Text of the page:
> Issue XXIV: December 2008 > REST-Inspired SOA Design Patterns
Raj Balasubramanian

Raj Balasubramanian


Raj Balasubramanian is an Enterprise IT Architect for IBM Software Group, delivering customer engagements around projects related to SOA, BPM and Web 2.0. Raj is the co-author of the upcoming "SOA with Java" book for the Prentice Hall Service-Oriented Computing Series for which he contributed chapters relating to portal technology and REST service design and development.

Raj has further developed a series of REST-inspired design patterns that have been contributed as candidates for the SOA Design Pattern Catalog. In addition he speaks at various industry conferences on a regular basis on the topics of SOA, Semantic Web and Web 2.0.

He just completed his Masters in Software Engineering from University of Texas at Austin and is starting his PhD.


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REST-Inspired SOA Design Patterns

Published: December 17, 2008 • SOA Magazine Issue XXIV

Every major development platform now promotes support for the creation of solutions based on SOA. Historically, the most common means of building services for SOA has been via the Web services (WS-*) platform. There has recently been an emerging paradigm of using the simpler services development paradigm by employing the fundamental principles that makes the Web successful, termed REST (Representational State Transfer). This term was coined by Roy Fielding, as part of his PhD dissertation, which outlined some basic principles for constructing distributed applications.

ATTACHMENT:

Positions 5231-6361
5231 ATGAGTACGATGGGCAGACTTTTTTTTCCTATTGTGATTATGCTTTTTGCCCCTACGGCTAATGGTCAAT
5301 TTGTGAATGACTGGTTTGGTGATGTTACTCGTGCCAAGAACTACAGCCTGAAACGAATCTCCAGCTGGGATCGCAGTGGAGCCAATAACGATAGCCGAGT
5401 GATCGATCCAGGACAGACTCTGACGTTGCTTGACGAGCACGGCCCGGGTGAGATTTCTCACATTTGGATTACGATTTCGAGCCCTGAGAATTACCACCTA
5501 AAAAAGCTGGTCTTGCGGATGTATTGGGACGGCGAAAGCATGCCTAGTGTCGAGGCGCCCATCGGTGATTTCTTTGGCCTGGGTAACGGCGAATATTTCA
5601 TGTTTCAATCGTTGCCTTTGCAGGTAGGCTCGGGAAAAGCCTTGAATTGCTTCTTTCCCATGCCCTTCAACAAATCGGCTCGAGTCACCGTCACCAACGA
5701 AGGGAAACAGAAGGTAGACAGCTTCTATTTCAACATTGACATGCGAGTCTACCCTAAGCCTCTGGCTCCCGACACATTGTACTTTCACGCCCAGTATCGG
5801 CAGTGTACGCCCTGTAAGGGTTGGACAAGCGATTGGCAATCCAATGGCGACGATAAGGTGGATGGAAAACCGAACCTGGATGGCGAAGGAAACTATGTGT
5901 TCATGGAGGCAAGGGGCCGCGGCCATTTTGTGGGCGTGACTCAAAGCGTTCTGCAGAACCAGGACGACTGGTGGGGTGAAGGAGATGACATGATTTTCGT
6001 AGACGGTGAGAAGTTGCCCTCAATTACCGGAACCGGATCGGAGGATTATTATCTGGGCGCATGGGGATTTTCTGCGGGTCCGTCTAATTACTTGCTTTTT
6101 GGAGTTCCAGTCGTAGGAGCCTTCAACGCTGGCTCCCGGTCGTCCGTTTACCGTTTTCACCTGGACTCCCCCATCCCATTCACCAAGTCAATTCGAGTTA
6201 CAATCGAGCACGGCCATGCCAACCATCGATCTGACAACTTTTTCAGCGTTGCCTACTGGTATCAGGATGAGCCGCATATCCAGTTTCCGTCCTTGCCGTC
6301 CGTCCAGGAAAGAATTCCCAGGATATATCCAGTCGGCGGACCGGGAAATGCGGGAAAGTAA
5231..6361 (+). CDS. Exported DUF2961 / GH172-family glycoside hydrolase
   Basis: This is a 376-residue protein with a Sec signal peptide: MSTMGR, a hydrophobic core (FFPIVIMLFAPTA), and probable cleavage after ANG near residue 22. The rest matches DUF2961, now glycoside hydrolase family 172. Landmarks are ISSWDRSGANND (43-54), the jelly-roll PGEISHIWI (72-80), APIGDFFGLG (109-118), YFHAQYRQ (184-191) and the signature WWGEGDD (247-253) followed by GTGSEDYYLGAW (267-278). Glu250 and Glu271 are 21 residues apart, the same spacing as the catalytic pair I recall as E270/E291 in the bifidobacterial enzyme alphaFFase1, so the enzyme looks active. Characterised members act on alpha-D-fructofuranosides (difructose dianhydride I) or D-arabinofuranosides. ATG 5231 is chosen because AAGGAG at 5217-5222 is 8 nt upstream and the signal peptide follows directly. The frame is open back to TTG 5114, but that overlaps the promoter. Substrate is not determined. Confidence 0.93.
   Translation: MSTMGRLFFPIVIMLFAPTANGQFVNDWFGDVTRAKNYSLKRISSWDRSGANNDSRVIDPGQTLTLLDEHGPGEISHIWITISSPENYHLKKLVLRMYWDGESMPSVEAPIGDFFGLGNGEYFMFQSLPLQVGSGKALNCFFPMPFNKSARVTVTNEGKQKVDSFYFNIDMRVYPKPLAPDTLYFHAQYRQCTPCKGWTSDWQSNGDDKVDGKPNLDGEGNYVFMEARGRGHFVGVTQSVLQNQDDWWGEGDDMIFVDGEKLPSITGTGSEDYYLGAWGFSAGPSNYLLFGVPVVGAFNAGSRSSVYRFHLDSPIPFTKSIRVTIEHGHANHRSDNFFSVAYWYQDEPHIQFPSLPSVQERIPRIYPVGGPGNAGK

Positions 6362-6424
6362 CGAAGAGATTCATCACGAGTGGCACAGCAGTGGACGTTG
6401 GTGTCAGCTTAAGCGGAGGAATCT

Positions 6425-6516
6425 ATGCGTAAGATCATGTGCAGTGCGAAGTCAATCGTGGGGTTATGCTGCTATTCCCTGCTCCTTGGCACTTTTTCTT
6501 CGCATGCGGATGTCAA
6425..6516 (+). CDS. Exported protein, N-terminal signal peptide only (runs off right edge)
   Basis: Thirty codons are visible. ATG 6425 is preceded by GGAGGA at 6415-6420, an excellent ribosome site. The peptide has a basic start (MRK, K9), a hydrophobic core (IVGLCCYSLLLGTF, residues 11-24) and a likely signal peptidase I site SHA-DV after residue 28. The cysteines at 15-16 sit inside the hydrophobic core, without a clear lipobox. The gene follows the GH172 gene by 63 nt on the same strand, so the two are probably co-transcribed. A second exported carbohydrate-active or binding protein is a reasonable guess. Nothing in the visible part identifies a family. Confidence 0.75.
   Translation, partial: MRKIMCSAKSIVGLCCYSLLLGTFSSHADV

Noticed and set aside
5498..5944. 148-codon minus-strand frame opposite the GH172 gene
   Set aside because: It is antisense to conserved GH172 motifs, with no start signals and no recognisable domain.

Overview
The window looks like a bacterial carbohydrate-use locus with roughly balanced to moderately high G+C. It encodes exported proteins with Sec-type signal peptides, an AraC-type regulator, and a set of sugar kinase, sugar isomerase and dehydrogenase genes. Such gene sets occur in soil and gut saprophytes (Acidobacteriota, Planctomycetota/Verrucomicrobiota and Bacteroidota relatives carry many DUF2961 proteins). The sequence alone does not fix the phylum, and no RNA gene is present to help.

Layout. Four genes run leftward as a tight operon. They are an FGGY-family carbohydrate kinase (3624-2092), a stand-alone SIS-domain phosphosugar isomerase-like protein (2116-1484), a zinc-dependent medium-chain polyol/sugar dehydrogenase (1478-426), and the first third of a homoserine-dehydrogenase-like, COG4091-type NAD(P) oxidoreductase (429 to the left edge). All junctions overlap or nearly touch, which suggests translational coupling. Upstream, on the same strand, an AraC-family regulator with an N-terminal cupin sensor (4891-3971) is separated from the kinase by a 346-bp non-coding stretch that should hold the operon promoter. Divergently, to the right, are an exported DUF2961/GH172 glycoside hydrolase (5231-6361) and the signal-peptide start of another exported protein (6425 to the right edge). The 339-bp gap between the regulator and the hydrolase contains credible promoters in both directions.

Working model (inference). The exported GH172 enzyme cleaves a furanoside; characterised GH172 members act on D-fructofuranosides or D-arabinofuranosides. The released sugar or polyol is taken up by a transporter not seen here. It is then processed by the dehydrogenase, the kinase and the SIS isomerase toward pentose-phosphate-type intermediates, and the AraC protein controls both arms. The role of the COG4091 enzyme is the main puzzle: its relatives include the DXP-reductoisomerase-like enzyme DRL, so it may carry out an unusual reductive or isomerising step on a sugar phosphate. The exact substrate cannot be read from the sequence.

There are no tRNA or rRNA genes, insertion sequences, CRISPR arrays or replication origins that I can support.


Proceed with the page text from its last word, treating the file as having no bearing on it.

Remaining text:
There are some key characteristics that differentiate the design of services using a RESTful style and this body of work is a first step toward formalizing these characteristics as design patterns.

With the help of Jim Webber, David Booth, Thomas Erl, and others, first drafts of the following five REST-inspired patterns have been contributed as candidate patterns at

  • Alternative Format
  • Entity Linking
  • Layered Redirect
  • Transport Caching
  • Uniform Contract

I'd like to encourage you review these patterns and provide feedback using the online form at The plan is to make the patterns available for public review for at least 6-12 months before they are considered ready for inclusion in the master SOA patterns catalog.

There are additional REST-inspired patterns in development and these will also be published on the Candidate Patterns List page at as they become available. You are also welcome to join this effort by submitting your own candidate patterns (REST-related or otherwise) via this site.

These initial five REST-inspired patterns along some others in development will form the basis of an upcoming book dedicated to exploring the convergence of SOA and REST.

Special thanks to Cesare Pautasso, Benjamin Carlyle, and Stuart Charlton for their input regarding the development of this work. Thanks also to Stefan Tilkov for his assistance.